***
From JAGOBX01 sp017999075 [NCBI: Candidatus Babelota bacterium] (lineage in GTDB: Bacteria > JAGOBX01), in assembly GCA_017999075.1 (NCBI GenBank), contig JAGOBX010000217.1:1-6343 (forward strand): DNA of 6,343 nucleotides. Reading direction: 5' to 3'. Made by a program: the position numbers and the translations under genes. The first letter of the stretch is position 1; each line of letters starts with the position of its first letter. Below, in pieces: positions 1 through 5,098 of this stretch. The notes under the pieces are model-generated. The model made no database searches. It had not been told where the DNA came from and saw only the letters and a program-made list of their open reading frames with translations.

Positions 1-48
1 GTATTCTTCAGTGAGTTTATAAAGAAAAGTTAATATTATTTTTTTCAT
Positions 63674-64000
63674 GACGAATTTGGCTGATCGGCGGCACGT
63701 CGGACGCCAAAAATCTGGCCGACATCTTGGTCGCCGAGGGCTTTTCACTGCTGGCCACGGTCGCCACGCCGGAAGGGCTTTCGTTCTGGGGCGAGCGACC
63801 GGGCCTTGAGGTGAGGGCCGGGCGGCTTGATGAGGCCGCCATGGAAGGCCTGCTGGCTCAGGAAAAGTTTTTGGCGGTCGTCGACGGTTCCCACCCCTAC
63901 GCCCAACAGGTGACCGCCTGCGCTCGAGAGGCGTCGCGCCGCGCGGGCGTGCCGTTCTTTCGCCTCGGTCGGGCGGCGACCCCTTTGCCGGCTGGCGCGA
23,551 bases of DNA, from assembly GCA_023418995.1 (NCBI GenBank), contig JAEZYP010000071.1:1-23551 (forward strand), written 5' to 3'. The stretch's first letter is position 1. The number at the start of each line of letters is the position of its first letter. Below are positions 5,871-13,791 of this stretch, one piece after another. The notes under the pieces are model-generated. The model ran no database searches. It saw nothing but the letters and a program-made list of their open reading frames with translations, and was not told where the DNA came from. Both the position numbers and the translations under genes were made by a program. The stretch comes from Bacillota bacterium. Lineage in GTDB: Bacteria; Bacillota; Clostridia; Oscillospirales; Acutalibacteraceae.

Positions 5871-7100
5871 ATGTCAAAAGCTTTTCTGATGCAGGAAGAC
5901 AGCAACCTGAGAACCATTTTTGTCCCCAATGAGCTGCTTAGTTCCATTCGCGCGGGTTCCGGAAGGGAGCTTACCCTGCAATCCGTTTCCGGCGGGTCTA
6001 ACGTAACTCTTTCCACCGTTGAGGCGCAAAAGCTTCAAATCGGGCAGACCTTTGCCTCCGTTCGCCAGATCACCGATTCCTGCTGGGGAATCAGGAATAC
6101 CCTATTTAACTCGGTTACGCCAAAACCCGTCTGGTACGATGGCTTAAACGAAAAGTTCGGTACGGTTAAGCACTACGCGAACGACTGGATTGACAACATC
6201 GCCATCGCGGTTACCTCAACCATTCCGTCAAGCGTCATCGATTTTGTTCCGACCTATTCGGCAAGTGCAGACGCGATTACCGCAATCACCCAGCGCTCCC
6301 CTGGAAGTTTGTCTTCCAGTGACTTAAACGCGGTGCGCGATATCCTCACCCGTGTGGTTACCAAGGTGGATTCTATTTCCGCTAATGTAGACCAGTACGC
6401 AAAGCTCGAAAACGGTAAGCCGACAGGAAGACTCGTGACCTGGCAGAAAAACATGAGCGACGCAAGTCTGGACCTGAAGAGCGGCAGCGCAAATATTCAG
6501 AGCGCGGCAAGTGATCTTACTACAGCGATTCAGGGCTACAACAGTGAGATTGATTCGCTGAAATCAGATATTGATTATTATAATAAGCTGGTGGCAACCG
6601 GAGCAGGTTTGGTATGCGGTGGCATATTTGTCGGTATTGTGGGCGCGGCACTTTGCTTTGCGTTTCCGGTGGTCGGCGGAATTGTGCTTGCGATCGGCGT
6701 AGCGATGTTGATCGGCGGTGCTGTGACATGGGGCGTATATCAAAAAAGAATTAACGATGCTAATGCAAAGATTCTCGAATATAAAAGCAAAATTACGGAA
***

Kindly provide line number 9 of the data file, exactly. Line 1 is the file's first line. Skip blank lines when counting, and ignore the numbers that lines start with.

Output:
23,551 bases of DNA, from assembly GCA_023418995.1 (NCBI GenBank), contig JAEZYP010000071.1:1-23551 (forward strand), written 5' to 3'. The stretch's first letter is position 1. The number at the start of each line of letters is the position of its first letter. Below are positions 5,871-13,791 of this stretch, one piece after another. The notes under the pieces are model-generated. The model ran no database searches. It saw nothing but the letters and a program-made list of their open reading frames with translations, and was not told where the DNA came from. Both the position numbers and the translations under genes were made by a program. The stretch comes from Bacillota bacterium. Lineage in GTDB: Bacteria; Bacillota; Clostridia; Oscillospirales; Acutalibacteraceae.